According to C & P, this tariff has the "force of law" and precludes recovery for any damages arising from its allegedly negligent failure to transmit Wells Fargo's alarm signal. Plaintiff and cross-claimants argue that the tariff is a mere contractual limitation on recovery and that it is possible to construe the complaint to allow third parties to recover. See Conley v. Gibson, 355 U.S. 41, 2 L. Ed. 2d 80, 78 S. Ct. 99 (1957).

 Plaintiff, joined by the Federal Defendants, suggests that C & P is construing the tariff too broadly. According to plaintiff, the tariff limits the telephone company's liability to its "customers," but does not provide "blanket protection against liability to third parties." The parties agree that the service contract in question was voluntarily entered into by Wells Fargo and C & P, and that C & P's liability to Wells Fargo is thus limited by the tariff. However, plaintiff suggests that the tariff should not be construed to preclude C & P's liability to third parties -- such as plaintiff and cross-claimants -- to whom C & P owes a duty of due care. In essence, plaintiff argues that it should not be bound to the terms of the tariff because the tariff is part of a contract between C & P and Wells Fargo, to which plaintiff is not a party. This argument has some initial appeal.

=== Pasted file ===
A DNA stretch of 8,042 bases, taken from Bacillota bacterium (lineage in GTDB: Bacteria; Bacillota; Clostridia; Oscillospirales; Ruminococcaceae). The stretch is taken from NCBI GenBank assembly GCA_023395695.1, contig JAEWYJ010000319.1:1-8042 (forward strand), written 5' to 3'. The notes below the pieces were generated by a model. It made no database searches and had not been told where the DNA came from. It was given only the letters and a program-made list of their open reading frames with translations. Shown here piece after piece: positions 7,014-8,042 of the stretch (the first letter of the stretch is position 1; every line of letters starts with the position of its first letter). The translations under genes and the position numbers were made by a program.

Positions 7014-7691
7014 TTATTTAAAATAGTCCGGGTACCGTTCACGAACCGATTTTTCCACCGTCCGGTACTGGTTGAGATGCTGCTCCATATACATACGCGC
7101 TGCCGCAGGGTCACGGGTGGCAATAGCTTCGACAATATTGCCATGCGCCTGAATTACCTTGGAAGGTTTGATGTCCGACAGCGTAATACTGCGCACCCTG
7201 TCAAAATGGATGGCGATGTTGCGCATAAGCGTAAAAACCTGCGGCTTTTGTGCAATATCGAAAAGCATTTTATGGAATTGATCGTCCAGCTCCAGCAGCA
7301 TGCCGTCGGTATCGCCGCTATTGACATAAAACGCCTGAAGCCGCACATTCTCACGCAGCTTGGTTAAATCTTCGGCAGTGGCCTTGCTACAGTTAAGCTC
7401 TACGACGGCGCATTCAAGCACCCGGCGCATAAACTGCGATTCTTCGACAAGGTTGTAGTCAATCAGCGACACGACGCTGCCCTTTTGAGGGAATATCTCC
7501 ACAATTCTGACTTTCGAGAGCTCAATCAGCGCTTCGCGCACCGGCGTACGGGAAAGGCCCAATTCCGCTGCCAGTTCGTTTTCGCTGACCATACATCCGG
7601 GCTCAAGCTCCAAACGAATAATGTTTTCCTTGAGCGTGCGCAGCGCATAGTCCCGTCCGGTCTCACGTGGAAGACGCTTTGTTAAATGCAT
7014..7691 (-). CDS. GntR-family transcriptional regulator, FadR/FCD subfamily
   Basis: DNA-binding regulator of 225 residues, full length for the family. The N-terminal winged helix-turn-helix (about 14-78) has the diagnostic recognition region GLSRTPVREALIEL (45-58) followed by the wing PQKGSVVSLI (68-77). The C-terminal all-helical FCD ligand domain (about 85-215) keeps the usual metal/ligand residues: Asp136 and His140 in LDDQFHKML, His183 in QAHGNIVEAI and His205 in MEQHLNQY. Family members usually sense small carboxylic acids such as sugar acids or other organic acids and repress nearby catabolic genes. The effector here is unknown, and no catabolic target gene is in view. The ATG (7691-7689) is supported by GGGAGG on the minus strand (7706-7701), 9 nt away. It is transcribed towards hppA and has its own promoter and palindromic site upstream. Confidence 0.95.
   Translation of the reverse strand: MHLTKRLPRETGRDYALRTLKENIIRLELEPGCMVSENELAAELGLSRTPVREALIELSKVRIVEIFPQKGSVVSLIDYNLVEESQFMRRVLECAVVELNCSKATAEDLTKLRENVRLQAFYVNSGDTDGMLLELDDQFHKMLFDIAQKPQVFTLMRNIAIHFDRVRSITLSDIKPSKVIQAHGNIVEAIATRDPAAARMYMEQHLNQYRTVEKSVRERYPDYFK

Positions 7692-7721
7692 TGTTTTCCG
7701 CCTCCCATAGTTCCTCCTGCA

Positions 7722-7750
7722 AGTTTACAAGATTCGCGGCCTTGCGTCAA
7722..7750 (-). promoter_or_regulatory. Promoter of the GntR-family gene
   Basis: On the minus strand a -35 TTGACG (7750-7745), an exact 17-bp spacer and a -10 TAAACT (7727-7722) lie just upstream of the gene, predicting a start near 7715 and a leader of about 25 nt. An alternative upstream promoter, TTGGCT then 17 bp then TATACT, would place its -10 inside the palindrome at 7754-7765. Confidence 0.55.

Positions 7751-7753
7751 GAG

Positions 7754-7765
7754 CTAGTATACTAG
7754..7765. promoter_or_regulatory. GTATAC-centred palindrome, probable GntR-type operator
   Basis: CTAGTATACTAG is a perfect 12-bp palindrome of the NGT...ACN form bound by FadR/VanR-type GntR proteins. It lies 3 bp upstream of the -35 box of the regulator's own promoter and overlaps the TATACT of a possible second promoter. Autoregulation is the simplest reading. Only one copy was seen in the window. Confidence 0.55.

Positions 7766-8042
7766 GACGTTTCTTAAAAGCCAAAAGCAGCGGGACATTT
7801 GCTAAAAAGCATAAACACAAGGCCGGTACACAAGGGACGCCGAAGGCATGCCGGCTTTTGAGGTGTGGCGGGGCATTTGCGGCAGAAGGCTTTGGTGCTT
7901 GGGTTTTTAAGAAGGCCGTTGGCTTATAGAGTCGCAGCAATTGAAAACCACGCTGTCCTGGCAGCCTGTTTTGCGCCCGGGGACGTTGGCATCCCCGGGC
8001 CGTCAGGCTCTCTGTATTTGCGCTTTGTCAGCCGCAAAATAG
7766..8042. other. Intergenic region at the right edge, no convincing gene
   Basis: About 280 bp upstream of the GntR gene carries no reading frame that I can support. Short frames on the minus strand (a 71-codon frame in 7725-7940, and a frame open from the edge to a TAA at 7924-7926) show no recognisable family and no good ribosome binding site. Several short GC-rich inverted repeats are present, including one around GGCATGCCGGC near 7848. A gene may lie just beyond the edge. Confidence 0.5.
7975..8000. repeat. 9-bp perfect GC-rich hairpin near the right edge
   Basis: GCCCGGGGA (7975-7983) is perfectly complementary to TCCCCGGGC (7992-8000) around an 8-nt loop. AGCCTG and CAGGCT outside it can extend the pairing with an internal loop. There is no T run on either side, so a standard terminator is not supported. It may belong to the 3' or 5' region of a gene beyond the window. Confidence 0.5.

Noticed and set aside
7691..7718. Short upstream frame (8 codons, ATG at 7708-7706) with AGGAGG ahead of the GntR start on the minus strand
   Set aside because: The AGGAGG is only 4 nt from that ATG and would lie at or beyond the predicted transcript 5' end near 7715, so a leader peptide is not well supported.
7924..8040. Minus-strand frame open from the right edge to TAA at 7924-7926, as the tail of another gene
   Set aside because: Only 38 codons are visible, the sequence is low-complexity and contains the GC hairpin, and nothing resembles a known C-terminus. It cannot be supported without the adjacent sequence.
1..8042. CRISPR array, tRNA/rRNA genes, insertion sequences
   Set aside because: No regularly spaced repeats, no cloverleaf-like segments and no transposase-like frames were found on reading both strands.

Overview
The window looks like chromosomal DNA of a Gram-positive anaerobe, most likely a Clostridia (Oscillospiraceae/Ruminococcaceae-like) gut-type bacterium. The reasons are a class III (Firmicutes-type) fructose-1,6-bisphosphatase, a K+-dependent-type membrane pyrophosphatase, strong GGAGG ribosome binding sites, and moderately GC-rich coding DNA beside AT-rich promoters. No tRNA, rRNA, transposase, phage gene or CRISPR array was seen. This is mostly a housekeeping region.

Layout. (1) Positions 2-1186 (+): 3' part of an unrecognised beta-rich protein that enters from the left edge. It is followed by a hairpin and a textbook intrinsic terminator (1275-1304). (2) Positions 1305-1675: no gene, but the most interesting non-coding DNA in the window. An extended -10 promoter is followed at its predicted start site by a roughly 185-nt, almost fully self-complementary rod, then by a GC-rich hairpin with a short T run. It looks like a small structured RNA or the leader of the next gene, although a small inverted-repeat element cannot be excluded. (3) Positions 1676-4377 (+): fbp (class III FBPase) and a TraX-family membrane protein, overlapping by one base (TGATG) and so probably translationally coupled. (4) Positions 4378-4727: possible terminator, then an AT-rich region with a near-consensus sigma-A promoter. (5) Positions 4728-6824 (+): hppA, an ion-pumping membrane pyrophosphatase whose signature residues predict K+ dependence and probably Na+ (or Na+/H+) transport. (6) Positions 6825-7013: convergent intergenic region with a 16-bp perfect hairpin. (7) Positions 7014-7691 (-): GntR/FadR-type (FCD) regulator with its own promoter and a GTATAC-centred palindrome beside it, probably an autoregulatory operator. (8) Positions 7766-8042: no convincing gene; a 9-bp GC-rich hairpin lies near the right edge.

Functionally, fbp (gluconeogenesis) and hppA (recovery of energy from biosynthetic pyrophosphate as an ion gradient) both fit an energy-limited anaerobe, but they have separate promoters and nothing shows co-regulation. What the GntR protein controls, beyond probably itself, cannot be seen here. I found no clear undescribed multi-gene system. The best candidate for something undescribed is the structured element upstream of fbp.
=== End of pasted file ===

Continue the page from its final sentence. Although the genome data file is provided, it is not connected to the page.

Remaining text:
Upon closer examination, however, it appears that plaintiff's argument is flawed in several respects. First, the Court has examined the cases cited by the parties without finding any suggestion that a distinction should be made between a utility "customer" and a "third party." On the contrary, the relevant precedents speak in quite broad terms of the need to limit the liability of the public utilities. See e.g., Willhite v. South Central Bell Telephone Co., 693 F.2d 340, 343 (5th Cir. 1982); Pilot Industries v. Southern Bell Telephone & Telegraph Co., 495 F. Supp. 356, 361 (D.S.C. 1979); Holman v. Southwestern Bell Telephone Co., 358 F. Supp. 727, 729 (D. Kan. 1973).